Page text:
by International Crisis Group
What’s new? In June, several rockets landed near U.S. installations in Iraq, and in July-August, explosions shook weapons storage facilities and a convoy of Iraqi paramilitary groups tied to Iran. These incidents helped push U.S.-Iranian tensions to the edge of confrontation, underscoring the danger of the situation in Iraq and the Gulf.
Why does it matter? While the U.S. and Iran have so far avoided clashing directly, they are pushing the Iraqi government to take sides. Iraqi leaders are working hard to maintain the country’s neutrality. But growing external pressures and internal polarisation threaten the government’s survival.
What should be done? The U.S. and Iran should refrain from drawing Iraq into their rivalry, as doing so would undermine the tenuous stability Iraq has achieved in the immediate post-ISIS era. With the aid of international actors, Iraq should persevere in its diplomatic and domestic political efforts to remain neutral.
The rockets that fell close to U.S. assets in Iraq in mid-June and the explosions that struck the assets of Iraqi paramilitary groups with ties to Iran in July and August are ominous signals. They are clear warnings of how badly escalation between the U.S. and Iran could destabilise Iraq and the region as a whole. Even short of hostilities, Washington’s “maximum pressure” campaign against Tehran could wind up placing as much stress – and inflicting as much harm – on its nominal ally Iraq as it does on its enemy Iran. For Iraq, the timing hardly could be worse. It is still recovering from the havoc wreaked by the Islamic State (ISIS) and the costly battle to defeat the jihadists; its institutions and security forces remain brittle; and its government, elected a little over a year ago, hangs on to a slim, precarious parliamentary majority. Washington and Tehran should keep Baghdad out of their confrontation: the costs to both of renewed instability in Iraq would exceed any benefits to either. Attempts to compel the Iraqi government to choose sides would likely fail and lead to chaos instead.
The Iraqi leadership is working hard to insulate the country from regional turmoil. It is stepping up diplomatic engagement with Iran, the U.S. and its immediate neighbours, as well as shoring up domestic consensus behind the objective of remaining neutral. These efforts are important but may be insufficient to protect Iraq from the spiralling U.S.-Iranian rivalry. If relations between the U.S. and Iran continue to deteriorate, let alone if the two countries come to blows, the struggle is likely to deepen political polarisation between Iraqis supporting and opposing Iran. Even under current conditions, internal tensions may precipitate a descent into political disarray.
Both the U.S. and Iran are likely to lose from a feud in Iraq. Contrary to the Trump administration’s expectations, its “maximum pressure” campaign is not countering Iran’s extensive influence in Iraq, which Tehran exercises in myriad ways. As part of its pressure, Washington would like Iraq to cut back its purchases of natural gas and electricity from Iran and forge closer links to U.S.-allied Arab states. But these U.S.-directed efforts are likely to lead Iran to intensify its own pressure on Baghdad, seeking to impede the Iraqi government’s efforts to strengthen its institutions, diversify its energy supply and broaden its foreign relations. Should tensions between Washington and Tehran continue to grow, U.S. personnel in Iraq could become more vulnerable to attack by pro-Iranian militias. A resulting security vacuum could enable an ISIS comeback.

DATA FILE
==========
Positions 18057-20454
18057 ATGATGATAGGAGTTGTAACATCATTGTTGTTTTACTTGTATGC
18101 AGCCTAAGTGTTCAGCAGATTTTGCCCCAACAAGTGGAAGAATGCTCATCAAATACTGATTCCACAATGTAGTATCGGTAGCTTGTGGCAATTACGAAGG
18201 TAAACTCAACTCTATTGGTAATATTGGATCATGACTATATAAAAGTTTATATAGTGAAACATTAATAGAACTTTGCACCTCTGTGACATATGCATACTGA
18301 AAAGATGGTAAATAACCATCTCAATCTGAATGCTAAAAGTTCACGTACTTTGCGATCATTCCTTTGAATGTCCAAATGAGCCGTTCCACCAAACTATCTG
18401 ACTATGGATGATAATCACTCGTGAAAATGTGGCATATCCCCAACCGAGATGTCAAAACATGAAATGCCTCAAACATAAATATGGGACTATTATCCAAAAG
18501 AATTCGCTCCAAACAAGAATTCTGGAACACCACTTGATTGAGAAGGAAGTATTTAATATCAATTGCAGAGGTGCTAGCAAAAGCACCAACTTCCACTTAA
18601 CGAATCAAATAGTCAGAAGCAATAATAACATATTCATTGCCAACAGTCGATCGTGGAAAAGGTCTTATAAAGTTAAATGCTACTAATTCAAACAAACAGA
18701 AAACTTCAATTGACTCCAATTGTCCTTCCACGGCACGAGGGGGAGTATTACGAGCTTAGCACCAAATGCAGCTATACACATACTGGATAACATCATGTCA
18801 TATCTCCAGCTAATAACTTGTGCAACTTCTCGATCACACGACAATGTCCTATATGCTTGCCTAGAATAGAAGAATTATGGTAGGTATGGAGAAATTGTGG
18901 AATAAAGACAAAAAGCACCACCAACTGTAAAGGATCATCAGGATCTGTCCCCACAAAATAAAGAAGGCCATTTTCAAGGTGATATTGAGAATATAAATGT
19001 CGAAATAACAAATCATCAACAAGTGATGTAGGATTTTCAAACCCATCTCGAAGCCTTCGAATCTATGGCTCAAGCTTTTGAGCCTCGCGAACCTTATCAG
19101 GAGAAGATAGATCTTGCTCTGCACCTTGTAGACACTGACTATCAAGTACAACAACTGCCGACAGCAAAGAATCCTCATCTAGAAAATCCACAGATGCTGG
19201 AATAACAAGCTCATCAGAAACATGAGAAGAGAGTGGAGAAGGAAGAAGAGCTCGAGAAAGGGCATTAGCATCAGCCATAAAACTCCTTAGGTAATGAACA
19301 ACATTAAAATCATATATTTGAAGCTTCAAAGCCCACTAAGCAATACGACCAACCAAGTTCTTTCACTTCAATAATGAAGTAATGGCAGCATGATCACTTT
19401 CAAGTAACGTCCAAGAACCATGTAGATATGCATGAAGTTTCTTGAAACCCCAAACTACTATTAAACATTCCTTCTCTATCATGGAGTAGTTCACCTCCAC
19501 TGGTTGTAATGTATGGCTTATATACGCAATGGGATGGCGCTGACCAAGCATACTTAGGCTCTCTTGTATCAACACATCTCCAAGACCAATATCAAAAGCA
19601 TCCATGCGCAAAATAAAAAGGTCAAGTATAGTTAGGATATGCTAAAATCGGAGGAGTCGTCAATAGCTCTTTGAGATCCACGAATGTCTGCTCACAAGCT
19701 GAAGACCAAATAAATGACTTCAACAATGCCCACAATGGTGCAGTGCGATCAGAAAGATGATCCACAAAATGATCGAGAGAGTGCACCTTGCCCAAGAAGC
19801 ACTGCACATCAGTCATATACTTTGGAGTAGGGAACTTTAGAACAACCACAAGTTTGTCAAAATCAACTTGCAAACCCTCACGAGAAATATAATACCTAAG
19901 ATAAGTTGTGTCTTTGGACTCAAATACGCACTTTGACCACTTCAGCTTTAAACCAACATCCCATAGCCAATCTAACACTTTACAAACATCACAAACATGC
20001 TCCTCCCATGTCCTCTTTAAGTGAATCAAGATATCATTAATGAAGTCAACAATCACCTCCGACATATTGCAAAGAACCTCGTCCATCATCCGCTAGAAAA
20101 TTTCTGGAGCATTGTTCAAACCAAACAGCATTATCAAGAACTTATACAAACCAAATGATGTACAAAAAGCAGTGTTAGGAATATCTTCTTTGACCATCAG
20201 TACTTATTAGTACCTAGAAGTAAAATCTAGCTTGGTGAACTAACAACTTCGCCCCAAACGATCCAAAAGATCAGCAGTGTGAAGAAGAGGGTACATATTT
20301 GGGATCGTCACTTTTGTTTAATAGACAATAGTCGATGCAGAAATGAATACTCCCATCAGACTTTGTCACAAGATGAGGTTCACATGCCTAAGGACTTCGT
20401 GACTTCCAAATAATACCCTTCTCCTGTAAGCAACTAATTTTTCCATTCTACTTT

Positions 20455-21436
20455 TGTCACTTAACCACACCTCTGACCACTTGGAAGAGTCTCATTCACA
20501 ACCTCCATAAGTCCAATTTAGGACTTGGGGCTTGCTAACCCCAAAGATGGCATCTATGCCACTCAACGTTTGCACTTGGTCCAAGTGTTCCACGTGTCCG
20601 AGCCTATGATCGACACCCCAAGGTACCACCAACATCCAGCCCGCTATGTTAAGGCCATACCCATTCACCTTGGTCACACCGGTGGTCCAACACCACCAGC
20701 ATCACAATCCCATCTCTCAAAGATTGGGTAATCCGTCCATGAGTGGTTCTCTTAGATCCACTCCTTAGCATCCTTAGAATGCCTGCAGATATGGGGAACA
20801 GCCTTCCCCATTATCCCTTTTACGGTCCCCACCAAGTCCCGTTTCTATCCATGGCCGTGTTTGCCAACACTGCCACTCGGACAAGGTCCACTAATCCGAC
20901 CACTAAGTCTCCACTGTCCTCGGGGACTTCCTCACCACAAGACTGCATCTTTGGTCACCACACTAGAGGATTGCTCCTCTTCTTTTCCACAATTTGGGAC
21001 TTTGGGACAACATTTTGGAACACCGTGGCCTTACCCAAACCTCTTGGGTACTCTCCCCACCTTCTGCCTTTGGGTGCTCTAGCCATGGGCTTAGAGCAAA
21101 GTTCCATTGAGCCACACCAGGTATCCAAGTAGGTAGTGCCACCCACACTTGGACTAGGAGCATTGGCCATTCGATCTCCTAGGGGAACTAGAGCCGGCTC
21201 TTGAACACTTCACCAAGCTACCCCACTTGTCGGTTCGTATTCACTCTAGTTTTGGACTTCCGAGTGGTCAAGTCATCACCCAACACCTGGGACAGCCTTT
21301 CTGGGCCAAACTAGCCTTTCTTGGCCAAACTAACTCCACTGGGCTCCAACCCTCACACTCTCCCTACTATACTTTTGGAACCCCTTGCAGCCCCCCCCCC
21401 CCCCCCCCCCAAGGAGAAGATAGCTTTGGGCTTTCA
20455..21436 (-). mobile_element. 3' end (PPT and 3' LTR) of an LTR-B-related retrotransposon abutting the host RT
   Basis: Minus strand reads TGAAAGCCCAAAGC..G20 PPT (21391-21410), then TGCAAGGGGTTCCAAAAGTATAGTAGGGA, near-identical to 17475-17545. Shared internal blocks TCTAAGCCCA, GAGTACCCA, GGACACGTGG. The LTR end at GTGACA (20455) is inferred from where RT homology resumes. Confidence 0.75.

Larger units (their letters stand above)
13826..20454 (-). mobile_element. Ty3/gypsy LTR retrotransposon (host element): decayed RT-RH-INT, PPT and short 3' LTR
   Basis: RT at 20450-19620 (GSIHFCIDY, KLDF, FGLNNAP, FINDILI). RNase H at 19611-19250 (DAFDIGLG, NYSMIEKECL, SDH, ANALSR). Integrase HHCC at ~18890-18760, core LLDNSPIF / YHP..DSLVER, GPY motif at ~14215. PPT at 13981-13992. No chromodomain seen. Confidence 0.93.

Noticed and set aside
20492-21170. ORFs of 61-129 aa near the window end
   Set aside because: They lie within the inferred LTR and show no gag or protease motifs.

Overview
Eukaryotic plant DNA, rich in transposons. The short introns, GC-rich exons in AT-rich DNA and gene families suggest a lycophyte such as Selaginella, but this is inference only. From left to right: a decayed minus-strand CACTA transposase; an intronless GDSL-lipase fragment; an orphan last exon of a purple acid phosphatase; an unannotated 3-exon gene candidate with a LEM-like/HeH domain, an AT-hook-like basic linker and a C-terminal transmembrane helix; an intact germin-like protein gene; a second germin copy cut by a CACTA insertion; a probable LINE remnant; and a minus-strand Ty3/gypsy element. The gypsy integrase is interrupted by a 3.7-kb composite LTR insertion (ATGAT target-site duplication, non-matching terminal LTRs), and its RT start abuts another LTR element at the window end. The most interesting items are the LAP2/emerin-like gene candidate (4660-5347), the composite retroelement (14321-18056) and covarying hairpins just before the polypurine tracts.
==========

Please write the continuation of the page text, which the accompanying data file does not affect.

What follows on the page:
Tehran, too, should have an interest in shielding Iraq from its standoff with Washington. Stability in its neighbour carries both economic and security benefits: it allows Iran to blunt the impact of U.S. sanctions by preserving ties to the Iraqi economy, and it lessens risks of an ISIS resurgence that inevitably would threaten Iran.
Others, too, can help immunise Iraq from harm, beginning with the Iraqi government itself. Steps it could take include making clear to the Trump administration which U.S. expectations it is in a position to satisfy and which it is not; bolstering efforts to bring the Iran-linked paramilitary groups under central government control; and intensifying outreach to regional states – notably Saudi Arabia, the United Arab Emirates (UAE) and Jordan – to counterbalance Iran’s role without exacerbating risks of armed confrontation on Iraqi soil. For its part, Europe, which has an important stake in consolidating the achievements of the anti-ISIS campaign and avoiding more turbulence in the area, should work with Baghdad in seeking to de-escalate U.S.-Iranian tensions and preventing them from dragging Iraq, and the wider region, into a dangerous spiral.
Thus far, the Iraqi government has proven successful in distancing itself from the looming confrontation between its two powerful backers, the U.S. and Iran. But its efforts may fall short if Washington and Tehran remain on their current collision course.
Both the U.S. and Iran should wish to avoid dragging Iraq into their fight. Doing so would jeopardise U.S. assets in the country. It would harm Iran’s trade at the same time that U.S. sanctions begin to bite harder. And neither the U.S. nor Iran wants to give ISIS a new lease on life.
For both the U.S. and Iran, and for the other countries that contributed to defeating ISIS, the Iraqi leadership’s commitment to the country’s neutrality is an opportunity to seize, especially considering how devastating a new cycle of instability would be for a country struggling to emerge from the last one.
Excerpted and republished, with permission, from the International Crisis Group.